Researchers Bring Davidsonville Back to Life
FAYETTEVILLE, Ark. – Davidsonville was little more than dirt and folklore for generations.
That changed when the Arkansas Archeological Survey began excavations at the state park in northeast Arkansas that bears the town’s name. Davidsonville was founded in 1816 but abandoned in 1829.
Davidsonville came back to life in recent years when the Center for Advanced Spatial Technologies at the University of Arkansas used historical documentation, found artifacts and foundation remains to digitally re-create some of the town’s significant structures to scale.
The CAST project, known as Davidsonville Interactive, features seven core structures: a post office – the first in what became the state of Arkansas – a courthouse, a jail, a tavern (shown in the featured image above), a blacksmith shop, a cotton gin and a wooden ferry landing/dock on the Black River. The visualization allows the viewer to see how Davidsonville likely looked in the 1820s.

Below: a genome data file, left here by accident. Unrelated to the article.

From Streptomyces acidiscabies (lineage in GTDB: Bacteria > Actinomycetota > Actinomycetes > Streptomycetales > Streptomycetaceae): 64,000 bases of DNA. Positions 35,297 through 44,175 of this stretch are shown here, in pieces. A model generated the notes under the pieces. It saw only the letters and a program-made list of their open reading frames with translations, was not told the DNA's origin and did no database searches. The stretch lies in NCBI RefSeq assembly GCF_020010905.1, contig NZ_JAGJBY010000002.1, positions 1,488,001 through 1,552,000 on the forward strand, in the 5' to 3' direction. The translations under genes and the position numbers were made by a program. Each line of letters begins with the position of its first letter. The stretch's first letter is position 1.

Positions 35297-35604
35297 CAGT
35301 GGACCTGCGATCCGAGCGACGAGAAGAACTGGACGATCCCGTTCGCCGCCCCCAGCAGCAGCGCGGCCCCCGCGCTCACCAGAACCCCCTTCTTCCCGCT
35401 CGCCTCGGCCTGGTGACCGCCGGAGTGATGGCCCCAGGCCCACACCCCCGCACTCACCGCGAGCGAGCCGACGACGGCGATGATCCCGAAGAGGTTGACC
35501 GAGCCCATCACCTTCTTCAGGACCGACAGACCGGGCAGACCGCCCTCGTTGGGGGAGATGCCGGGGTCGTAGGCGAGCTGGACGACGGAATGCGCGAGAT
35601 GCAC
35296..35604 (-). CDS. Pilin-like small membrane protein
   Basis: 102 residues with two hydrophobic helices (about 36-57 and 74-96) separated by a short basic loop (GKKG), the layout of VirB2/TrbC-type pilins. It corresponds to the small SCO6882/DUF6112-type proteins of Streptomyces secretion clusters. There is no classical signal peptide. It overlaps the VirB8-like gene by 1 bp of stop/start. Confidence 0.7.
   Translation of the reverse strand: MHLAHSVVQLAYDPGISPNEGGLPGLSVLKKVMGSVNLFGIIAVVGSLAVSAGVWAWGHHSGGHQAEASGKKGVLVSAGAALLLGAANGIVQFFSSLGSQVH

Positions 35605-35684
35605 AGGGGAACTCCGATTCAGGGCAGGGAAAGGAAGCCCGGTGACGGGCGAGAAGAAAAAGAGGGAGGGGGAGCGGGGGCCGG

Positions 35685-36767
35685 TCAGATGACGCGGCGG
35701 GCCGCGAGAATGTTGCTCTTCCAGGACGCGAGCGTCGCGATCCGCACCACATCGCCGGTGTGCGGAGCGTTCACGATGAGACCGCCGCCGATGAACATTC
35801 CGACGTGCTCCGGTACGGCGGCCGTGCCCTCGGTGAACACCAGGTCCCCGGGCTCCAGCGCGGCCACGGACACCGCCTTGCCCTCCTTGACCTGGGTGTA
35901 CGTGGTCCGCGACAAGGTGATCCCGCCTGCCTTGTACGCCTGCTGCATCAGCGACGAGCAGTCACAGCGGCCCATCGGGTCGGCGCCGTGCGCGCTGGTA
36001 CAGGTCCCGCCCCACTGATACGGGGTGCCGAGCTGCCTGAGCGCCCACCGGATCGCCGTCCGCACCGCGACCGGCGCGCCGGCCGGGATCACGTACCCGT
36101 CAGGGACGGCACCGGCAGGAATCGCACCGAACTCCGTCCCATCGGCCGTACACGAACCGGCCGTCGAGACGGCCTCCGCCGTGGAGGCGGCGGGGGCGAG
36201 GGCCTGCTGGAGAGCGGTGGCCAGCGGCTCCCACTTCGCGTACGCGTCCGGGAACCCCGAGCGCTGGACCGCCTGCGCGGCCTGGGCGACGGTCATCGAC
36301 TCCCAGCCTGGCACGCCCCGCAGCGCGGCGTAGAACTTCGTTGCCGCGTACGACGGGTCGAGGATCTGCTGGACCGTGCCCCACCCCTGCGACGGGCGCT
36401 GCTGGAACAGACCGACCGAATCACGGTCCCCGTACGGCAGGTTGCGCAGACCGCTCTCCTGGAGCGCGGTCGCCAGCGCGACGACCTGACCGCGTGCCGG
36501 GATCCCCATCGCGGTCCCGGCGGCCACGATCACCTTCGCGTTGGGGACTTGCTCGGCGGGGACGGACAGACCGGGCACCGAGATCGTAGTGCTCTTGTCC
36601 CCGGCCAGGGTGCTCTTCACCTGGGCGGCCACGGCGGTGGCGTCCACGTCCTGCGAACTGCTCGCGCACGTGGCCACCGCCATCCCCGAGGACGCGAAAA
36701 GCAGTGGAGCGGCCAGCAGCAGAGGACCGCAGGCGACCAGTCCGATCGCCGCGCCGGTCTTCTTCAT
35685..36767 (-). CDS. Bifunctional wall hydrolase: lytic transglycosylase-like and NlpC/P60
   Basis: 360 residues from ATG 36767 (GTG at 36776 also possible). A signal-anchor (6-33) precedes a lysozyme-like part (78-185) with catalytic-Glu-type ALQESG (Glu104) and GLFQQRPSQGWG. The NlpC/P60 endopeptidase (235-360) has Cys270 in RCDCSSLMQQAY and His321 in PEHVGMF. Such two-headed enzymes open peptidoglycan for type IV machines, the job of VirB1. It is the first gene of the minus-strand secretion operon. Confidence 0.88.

“This is a wonderful way to present types of information gathered by archeological excavations for the public,” said Kathy Cande of the Arkansas Archeological Survey. “It helped my own thinking about what the town might have looked like when occupied.”
Now CAST is digitally rebuilding the town for visitors to Davidsonville State Park in Pocahontas. The center is putting the finishing touches on an interactive digital kiosk that will be featured in the park’s new visitor center.
Go to Research Frontiers to learn more about the project.
Chris Branam, research communications writer/editor
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